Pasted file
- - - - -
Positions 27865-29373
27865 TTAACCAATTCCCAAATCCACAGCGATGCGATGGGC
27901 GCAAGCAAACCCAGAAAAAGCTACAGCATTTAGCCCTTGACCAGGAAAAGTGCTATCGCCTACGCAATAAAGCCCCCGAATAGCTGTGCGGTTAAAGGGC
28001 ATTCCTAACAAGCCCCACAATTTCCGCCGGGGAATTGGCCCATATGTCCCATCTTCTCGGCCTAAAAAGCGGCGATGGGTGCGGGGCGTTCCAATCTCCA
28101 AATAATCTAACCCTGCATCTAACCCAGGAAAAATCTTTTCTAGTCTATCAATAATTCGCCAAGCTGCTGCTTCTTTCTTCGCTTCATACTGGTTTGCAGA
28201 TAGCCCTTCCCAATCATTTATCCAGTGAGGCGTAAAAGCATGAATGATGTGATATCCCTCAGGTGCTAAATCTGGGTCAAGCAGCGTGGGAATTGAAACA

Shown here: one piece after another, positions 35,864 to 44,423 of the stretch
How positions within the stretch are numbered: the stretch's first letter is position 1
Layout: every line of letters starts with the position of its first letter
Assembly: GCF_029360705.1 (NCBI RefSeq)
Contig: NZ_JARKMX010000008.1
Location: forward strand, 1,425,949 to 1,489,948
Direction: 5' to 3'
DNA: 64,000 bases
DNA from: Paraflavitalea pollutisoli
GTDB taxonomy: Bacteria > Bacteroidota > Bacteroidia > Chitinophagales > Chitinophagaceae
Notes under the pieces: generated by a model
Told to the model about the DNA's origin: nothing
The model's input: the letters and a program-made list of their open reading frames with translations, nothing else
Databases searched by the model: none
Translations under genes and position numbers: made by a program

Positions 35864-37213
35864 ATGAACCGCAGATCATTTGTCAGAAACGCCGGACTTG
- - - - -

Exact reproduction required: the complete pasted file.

Positions 27865-29373
27865 TTAACCAATTCCCAAATCCACAGCGATGCGATGGGC
27901 GCAAGCAAACCCAGAAAAAGCTACAGCATTTAGCCCTTGACCAGGAAAAGTGCTATCGCCTACGCAATAAAGCCCCCGAATAGCTGTGCGGTTAAAGGGC
28001 ATTCCTAACAAGCCCCACAATTTCCGCCGGGGAATTGGCCCATATGTCCCATCTTCTCGGCCTAAAAAGCGGCGATGGGTGCGGGGCGTTCCAATCTCCA
28101 AATAATCTAACCCTGCATCTAACCCAGGAAAAATCTTTTCTAGTCTATCAATAATTCGCCAAGCTGCTGCTTCTTTCTTCGCTTCATACTGGTTTGCAGA
28201 TAGCCCTTCCCAATCATTTATCCAGTGAGGCGTAAAAGCATGAATGATGTGATATCCCTCAGGTGCTAAATCTGGGTCAAGCAGCGTGGGAATTGAAACA

Shown here: one piece after another, positions 35,864 to 44,423 of the stretch
How positions within the stretch are numbered: the stretch's first letter is position 1
Layout: every line of letters starts with the position of its first letter
Assembly: GCF_029360705.1 (NCBI RefSeq)
Contig: NZ_JARKMX010000008.1
Location: forward strand, 1,425,949 to 1,489,948
Direction: 5' to 3'
DNA: 64,000 bases
DNA from: Paraflavitalea pollutisoli
GTDB taxonomy: Bacteria > Bacteroidota > Bacteroidia > Chitinophagales > Chitinophagaceae
Notes under the pieces: generated by a model
Told to the model about the DNA's origin: nothing
The model's input: the letters and a program-made list of their open reading frames with translations, nothing else
Databases searched by the model: none
Translations under genes and position numbers: made by a program

Positions 35864-37213
35864 ATGAACCGCAGATCATTTGTCAGAAACGCCGGACTTG